Monday, 1 July 2013

Television Production

Simon Spanton, my editor at Gollancz, caught me in the lobby of Orion House while I was sneaking in to sign some tip-in sheets and congratulated me on the news that my book had been optioned.

‘I want you to blog about it,’ he said.

‘What do you want me to say?’ I asked.

‘Just write about how you feel,’ he said as the lift doors closed in my face.

How do I feel about optioning Rivers of London for Television?

Frankly I’m terrified.

You see this is not my first time venturing into the gibbon infested wilds of television production and given the mauling I got last time I’m not in a rush to return.

And yet. I love television especially the long form, the 9-13 episode series, where a writer can take time to develop characters, explore sub-plots and occasionally take whimsical side-trips. I long for a chance to stand with the wind ruffling my hair on the shores of Lake Photography, to party with the happy but volatile actor tribes of the plain, to join a stalwart band of fellow writers as we hack our way through the plot thickets of the Forest of Outlines and, let’s not be coy about this, climb the treacherous upper slopes of the Mountains of Money.

Television drama production is horrifically hard to do. To anyone who’s had the most cursory brush with actual production the surprise is not that bad television gets made but any television drama makes it to the screen at all. That good television is made is a tribute to the hard work and professionalism of all the people whose names shoot up the screen in a mad rush at the end of the programme – these are the people I look forward to working with.

So if I’m lucky I will, along with hundreds of others, produce something worth watching and if I’m unlucky… well I don’t want to even think about that.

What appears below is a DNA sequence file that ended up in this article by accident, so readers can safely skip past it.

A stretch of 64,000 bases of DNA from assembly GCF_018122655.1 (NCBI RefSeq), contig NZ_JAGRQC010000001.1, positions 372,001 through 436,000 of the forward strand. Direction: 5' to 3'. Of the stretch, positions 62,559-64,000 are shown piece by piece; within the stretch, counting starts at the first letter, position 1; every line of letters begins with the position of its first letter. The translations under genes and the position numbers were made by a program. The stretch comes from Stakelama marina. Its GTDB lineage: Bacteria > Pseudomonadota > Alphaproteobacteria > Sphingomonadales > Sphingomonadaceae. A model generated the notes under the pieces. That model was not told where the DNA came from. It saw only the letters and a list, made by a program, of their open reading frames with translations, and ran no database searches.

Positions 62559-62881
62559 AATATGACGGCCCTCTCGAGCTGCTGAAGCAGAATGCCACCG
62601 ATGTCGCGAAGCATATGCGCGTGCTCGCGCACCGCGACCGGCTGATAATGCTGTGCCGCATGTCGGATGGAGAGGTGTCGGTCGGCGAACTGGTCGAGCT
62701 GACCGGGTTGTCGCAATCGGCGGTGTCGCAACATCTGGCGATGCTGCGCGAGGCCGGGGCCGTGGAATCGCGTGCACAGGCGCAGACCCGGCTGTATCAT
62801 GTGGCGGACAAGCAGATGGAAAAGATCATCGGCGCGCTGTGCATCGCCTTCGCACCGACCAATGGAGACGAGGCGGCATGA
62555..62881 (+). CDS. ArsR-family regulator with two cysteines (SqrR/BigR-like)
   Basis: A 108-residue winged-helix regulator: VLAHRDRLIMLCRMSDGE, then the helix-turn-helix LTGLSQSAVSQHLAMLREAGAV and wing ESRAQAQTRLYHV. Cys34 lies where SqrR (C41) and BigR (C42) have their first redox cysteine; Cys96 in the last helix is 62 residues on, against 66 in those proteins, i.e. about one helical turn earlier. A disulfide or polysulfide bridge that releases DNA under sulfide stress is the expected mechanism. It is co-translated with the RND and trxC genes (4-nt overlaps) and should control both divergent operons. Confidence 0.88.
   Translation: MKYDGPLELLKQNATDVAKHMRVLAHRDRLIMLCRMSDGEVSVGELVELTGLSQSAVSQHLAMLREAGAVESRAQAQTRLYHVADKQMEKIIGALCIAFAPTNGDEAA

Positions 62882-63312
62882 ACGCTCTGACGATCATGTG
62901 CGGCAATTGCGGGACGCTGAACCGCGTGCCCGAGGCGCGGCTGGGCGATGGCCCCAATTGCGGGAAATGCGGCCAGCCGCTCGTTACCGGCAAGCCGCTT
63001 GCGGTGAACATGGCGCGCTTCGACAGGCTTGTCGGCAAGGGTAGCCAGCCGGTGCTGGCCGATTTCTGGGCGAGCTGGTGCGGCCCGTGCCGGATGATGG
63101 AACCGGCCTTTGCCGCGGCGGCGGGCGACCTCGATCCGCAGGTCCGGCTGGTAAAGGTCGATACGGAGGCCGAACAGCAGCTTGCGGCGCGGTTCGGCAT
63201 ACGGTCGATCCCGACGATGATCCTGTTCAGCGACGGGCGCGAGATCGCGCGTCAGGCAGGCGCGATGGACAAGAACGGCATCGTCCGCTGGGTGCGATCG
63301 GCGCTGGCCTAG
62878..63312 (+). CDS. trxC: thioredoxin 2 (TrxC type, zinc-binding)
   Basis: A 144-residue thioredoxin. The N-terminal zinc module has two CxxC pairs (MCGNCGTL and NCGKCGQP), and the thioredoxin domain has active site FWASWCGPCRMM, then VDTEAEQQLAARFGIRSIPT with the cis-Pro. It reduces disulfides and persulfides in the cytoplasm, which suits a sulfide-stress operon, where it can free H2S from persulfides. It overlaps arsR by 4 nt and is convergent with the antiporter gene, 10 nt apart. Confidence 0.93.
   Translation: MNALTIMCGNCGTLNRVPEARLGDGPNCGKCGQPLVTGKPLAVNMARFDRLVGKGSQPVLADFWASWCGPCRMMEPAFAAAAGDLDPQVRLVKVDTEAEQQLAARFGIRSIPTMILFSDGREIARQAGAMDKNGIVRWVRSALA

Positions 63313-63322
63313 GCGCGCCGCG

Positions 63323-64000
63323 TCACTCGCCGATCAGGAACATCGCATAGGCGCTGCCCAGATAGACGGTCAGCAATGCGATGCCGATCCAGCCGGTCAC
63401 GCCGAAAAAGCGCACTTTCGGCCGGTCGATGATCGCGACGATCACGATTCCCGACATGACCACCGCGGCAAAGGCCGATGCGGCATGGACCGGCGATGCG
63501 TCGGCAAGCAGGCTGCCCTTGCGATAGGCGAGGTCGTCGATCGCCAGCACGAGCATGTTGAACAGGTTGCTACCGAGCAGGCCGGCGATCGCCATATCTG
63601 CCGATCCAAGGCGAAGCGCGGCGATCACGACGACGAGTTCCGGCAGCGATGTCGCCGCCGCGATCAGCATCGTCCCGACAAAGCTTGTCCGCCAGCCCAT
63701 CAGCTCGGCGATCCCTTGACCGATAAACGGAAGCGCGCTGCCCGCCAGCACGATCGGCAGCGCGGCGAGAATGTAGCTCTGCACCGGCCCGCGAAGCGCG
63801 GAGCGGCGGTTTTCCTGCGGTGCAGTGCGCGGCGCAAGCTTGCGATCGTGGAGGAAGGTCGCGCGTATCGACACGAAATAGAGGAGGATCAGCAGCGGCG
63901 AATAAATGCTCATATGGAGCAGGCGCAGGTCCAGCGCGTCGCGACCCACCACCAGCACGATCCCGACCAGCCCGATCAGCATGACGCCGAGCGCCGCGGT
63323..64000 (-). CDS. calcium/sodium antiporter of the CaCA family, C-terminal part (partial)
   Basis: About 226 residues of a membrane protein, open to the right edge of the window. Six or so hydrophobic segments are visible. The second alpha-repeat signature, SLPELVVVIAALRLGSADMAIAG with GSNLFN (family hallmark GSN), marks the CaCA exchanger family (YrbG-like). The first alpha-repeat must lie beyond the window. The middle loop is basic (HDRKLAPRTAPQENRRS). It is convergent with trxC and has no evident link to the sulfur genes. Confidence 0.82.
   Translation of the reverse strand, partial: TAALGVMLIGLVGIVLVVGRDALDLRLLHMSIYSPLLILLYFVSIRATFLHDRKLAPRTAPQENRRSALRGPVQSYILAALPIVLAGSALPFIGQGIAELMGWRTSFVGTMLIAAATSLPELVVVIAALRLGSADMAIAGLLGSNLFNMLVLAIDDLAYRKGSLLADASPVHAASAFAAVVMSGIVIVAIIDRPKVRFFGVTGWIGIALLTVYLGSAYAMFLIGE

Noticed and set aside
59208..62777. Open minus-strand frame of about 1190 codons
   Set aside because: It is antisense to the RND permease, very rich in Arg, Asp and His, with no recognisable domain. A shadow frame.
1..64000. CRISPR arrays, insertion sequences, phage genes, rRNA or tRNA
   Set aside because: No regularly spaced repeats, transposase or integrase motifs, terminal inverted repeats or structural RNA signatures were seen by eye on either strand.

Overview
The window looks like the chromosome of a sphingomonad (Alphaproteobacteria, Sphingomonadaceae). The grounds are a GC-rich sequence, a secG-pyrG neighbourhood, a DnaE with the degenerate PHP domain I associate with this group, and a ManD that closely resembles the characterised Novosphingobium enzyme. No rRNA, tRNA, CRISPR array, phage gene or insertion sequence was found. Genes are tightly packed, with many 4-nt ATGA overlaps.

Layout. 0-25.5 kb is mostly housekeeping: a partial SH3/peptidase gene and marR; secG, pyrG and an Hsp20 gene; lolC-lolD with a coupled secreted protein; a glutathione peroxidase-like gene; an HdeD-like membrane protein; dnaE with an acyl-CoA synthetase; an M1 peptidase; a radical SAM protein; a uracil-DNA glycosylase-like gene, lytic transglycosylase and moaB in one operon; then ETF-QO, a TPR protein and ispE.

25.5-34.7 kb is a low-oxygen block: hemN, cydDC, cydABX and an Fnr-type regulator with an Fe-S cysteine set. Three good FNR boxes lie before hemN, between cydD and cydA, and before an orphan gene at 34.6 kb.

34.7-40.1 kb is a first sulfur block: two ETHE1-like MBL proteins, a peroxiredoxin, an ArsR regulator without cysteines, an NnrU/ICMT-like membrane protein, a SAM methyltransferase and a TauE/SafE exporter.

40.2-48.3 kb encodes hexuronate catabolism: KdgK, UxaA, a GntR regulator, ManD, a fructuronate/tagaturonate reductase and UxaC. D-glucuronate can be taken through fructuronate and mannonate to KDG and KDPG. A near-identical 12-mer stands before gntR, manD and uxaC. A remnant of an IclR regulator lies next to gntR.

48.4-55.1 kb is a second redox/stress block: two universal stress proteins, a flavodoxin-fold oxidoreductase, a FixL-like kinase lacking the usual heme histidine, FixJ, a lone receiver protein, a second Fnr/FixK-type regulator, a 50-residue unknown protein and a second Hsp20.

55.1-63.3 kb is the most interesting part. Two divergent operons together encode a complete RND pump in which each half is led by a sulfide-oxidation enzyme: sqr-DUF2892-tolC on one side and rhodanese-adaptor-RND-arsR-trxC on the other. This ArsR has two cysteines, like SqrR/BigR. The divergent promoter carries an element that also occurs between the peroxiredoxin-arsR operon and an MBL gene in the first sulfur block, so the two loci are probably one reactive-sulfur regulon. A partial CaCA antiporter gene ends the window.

Rosina Ferguson said...

Ben when it comes to commissioning bodies it seems that you have to put your foot down with a firm hand and try not to end up end over base. Seriously though, be determined that they are your characters and your storylines; that is what attracted them and us your loyal readers, in the first place. You have the following and integrity to produce an excellent product. Don't let them bully you.

Unknown said...

I was very excited when I first heard that your books were possibly be brought to television. After reading your blog entry I'm still excited but there's one thing I'd like to say: I don't want a TV version at all costs. Make sure that they are doing it your way, that Peter, Lesley and Nightingale are the way you want them to be or as near as possible to that. If they won't do it your way... Their loss. I'd rather have more books than a television version I'd get upset about.

Unknown said...

Exciting news without a doubt, and I echo the other comments about being true to the characters that you have created, which I'm sure you will be. - Oh, any chance of you sneaking in a little cameo, a la Terry Pratchett?

olracUK said...

If there is US cable money in the mix, we can pray for long form 10 episodes. Even Sky have shown they are up for a punt. But if its UK mainstream, God help us all.

Harlequin said...

Would I be correct to assume that this would be mostly new stories in Grant's world rather than direct adaptations of the existing novels?

Anonymous said...

I second all the previous comments which said: do it right! And by previous experience, do it BBC... The idea of a miniseries of Rivers of London makes me so very excited! ***Happydancing ensues***

David T said...

I also hope that the character of Peter will not look like the muscular, gun-in-one-hand-glowy-magic-in-the-other picture on the US book covers. Too much like CSI:Magic London to work properly.

Unknown said...

oh please please please... and preferably will they pay to clone you, so that you can write three books a year as well as producing a series? If not then I really don't know what our license fee is for.